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Leaving LIBOR:
A Landmark Transition

The move away from the London Interbank Offered Rate (LIBOR) is a global phenomenon that has the financial industry mobilizing ahead of a looming deadline.

Updated: June 8th, 2021

Industry developments

  • The Commodity Futures Trading Commission’s (CFTC) Market Risk Advisory Committee (MRAC) Interest Rate Benchmark Reform Subcommittee has recommended that on July 26, 2021 and thereafter, that interdealer trading conventions switch from LIBOR to the Secured Overnight Financing Rate (SOFR) for USD linear interest rate swaps. This is referred to as “SOFR First”. The SOFR First initiative also recommends keeping interdealer brokers’ screens for LIBOR linear swaps available until October 22, 2021, but for information purposes only. After this date, these screens should be turned off. The Alternative Reference Rate Committee (ARRC) welcomed the MRAC Subcommittee’s recommendation.

  • The Financial Stability Board (FSB) published a set of documents to support a smooth transition away from LIBOR by the end of 2021 for financial and non-financial sector firms, as well as authorities, to consider.

  • The Alternative Reference Rates Committee (ARRC) announced the CME Group as the administrator of SOFR for use in contract fallback language. The ARRC will consider endorsing the use of the SOFR term rates once the market indicators it has identified are met. The ARRC plans to release recommended best practices for the scope of use for Term SOFR.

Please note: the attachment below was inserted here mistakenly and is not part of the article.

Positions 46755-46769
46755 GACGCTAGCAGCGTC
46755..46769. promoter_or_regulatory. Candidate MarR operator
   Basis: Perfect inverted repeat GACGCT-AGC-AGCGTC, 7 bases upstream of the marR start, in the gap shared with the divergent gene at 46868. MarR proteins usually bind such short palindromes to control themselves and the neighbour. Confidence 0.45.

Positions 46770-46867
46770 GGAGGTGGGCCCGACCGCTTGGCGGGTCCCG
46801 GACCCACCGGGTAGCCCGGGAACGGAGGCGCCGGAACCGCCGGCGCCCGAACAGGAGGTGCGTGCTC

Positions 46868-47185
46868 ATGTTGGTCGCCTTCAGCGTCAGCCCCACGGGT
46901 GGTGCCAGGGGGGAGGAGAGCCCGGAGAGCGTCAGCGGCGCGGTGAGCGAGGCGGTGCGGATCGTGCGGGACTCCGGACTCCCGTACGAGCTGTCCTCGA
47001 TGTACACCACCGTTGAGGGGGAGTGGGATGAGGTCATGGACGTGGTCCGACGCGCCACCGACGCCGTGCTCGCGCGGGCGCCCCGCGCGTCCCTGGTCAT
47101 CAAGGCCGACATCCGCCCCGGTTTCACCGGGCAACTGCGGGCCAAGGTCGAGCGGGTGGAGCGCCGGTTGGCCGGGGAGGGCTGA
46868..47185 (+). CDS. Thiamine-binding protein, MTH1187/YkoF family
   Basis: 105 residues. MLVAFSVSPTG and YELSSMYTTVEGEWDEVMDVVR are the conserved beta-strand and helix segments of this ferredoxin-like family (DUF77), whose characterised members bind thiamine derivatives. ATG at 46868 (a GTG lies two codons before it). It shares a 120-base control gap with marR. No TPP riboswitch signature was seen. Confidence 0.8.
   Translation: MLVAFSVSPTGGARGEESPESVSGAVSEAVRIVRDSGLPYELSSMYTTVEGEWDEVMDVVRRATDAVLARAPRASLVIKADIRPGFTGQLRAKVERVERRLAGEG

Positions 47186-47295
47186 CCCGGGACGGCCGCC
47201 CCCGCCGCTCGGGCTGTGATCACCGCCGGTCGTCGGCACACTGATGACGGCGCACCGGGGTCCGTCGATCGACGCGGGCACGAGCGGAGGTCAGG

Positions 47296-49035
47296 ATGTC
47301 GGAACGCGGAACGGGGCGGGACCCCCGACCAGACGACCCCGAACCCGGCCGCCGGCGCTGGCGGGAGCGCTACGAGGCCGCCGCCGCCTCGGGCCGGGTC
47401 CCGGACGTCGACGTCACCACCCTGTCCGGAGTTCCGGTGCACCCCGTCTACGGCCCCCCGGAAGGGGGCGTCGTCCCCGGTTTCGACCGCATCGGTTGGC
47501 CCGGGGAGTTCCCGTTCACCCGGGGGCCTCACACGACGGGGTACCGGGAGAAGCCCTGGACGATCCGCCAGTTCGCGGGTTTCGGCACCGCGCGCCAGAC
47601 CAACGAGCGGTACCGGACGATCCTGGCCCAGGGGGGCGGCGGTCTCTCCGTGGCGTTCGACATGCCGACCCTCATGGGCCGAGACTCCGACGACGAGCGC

• The Financial Services Bill has been given royal assent and is now in law. The Bill provides the Financial Conduct Authority the powers it needs to oversee an orderly wind down of LIBOR. These new powers enable the FCA to direct the administrator of LIBOR to change the methodology used to compile the benchmark for certain tough legacy contracts.

  • HM Treasury (HMT) released the outcome of its consultation which sought feedback on whether legal safe harbour could be a helpful supplement to the provisions inserted into the Benchmark Regulations (BMR) by the Financial Services Bills. After considering the responses from all 32 respondents, the UK government intends to bring forward legislation to address issues identified in the consultation and to reduce the potential risk of contract uncertainty and disputes related to certain tough legacy contracts.